The Open-hearted – Love for Nica
Showing love for Nicaraguans is so integral to Love for Nica that it’s in their name. The artisan macrame, hammocks, and wall art merchant donates a whopping 50% of profits to Nicaraguan organizations. They also go a step further by making sure that their production chain isn’t just socially responsible, but also serves the local community in which it operates. Love for Nica sources its products from artisans with Tio Antonio’s, which was created to employ people with disabilities and prove businesses run by them can be profitable. In doing so, Love for Nica goes a step beyond donating and puts their money where their mouth is.
The Outrageous – Brewdog’s Beer for Girls
If a social impact campaign launches without anyone knowing about it, does it really make a difference? The answer is yes, if planned correctly. Luckily for UK craft beer maker Brewdog, their campaign for International Women’s Day in 2018 received plenty of attention—but not all of it was positive. Marketed as “beer for girls,” 20% of proceeds from Brewdog’s Pink IPA, were allocated to Women’s Engineering Society and 9to5. While Brewdog claimed the beer was a comment on pay inequality and an “overt parody on the failed, tone-deaf campaigns that some brands have attempted in order to attract women,” critics claim that the line came off as patronizing and tone-deaf. Regardless of where you stand, Pink IPA is a reminder that social impact strategies are delicate, and should be planned with diverse perspectives in mind.
The One-Percenter – Patagonia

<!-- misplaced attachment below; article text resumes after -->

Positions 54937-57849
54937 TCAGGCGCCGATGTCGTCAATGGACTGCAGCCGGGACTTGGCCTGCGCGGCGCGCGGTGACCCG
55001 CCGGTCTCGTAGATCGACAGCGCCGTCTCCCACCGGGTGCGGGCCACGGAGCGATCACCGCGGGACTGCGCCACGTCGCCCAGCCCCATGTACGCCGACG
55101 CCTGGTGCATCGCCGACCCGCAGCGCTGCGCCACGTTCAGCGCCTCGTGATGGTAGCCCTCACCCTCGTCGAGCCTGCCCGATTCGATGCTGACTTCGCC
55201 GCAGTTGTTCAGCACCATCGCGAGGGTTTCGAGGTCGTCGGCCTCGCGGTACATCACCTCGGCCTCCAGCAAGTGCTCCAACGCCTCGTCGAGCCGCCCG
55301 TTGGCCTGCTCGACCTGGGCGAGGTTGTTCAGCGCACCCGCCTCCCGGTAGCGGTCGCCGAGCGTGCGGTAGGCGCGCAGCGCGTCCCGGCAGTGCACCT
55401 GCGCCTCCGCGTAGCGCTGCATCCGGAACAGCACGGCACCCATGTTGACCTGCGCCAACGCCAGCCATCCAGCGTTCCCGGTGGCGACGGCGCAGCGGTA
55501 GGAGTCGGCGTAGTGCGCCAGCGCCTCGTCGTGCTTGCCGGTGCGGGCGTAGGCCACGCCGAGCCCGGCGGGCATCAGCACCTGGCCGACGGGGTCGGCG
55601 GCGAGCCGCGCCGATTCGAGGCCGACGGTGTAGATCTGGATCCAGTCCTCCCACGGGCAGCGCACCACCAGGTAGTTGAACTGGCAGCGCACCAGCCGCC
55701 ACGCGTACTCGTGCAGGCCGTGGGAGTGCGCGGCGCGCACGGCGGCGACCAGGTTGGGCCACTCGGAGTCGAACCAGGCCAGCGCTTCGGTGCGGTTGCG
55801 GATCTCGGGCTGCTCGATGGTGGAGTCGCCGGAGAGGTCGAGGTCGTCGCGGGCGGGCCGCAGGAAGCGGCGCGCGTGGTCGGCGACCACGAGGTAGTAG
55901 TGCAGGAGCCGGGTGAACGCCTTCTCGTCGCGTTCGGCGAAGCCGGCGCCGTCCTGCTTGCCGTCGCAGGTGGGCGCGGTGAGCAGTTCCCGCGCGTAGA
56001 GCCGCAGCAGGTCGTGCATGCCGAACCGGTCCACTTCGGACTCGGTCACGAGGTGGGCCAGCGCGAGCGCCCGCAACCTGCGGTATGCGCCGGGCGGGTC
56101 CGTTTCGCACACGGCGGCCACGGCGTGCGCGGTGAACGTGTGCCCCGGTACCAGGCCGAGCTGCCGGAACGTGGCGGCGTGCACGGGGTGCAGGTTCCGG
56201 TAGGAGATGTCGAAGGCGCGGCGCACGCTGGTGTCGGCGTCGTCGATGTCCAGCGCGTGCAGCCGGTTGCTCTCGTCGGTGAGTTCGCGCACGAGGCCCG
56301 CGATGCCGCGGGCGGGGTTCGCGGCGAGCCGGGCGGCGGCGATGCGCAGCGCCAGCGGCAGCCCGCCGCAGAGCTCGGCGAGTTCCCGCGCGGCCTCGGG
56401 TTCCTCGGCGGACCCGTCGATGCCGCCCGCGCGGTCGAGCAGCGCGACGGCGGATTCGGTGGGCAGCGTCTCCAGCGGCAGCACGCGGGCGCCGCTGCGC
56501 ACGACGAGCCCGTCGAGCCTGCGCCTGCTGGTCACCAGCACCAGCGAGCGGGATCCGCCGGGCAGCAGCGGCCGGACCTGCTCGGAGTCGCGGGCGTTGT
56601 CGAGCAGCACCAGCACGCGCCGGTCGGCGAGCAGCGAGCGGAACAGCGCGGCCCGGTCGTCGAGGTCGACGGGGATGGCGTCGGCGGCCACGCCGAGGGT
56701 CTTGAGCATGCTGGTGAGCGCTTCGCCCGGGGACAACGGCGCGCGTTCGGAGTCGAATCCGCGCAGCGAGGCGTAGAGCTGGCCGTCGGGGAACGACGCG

There’s nothing wrong with leaving the do-gooding to the professionals. Patagonia is well-known within the environmental community for its generous grant program. The company has been a part 1 Percent for the Planet Pledge since 1985, which has led them to donate more than $140 million in cash and in-kind donations to grassroots environmental groups. The pledge, which has attracted other big-name brands like Boxed Water and Klean Kanteen, is based on the idea that because companies profit from the resources they take from the earth, they should protect those resources. By donating much-needed funding straight to the organizations that are making actionable change, Patagonia is able to fulfill their promise of caring for the environment by empowering those who do it best to continue their mission.
Building on our experience with environmental and social justice causes, Juniperus leverages industry-proven knowledge to build and implement a creative social impact strategy catered specifically to your business, thereby strengthening customer loyalty, reinforcing company character, and adding compassion to your mission.
Social Impact Strategist
Julia Regeski is a content creator who believes that everyone's story deserves to be told in a way that's intentional, compelling, and authentic. Her work experience has been focused on advancing meaningful social causes, and includes advocating on behalf of Georgia's environmental resources and bringing together nonprofits in the wake of natural disasters. When she's not using her communications skills to try to make the world a better place, you'll likely find her reading, practicing yoga, or adventuring in the great outdoors.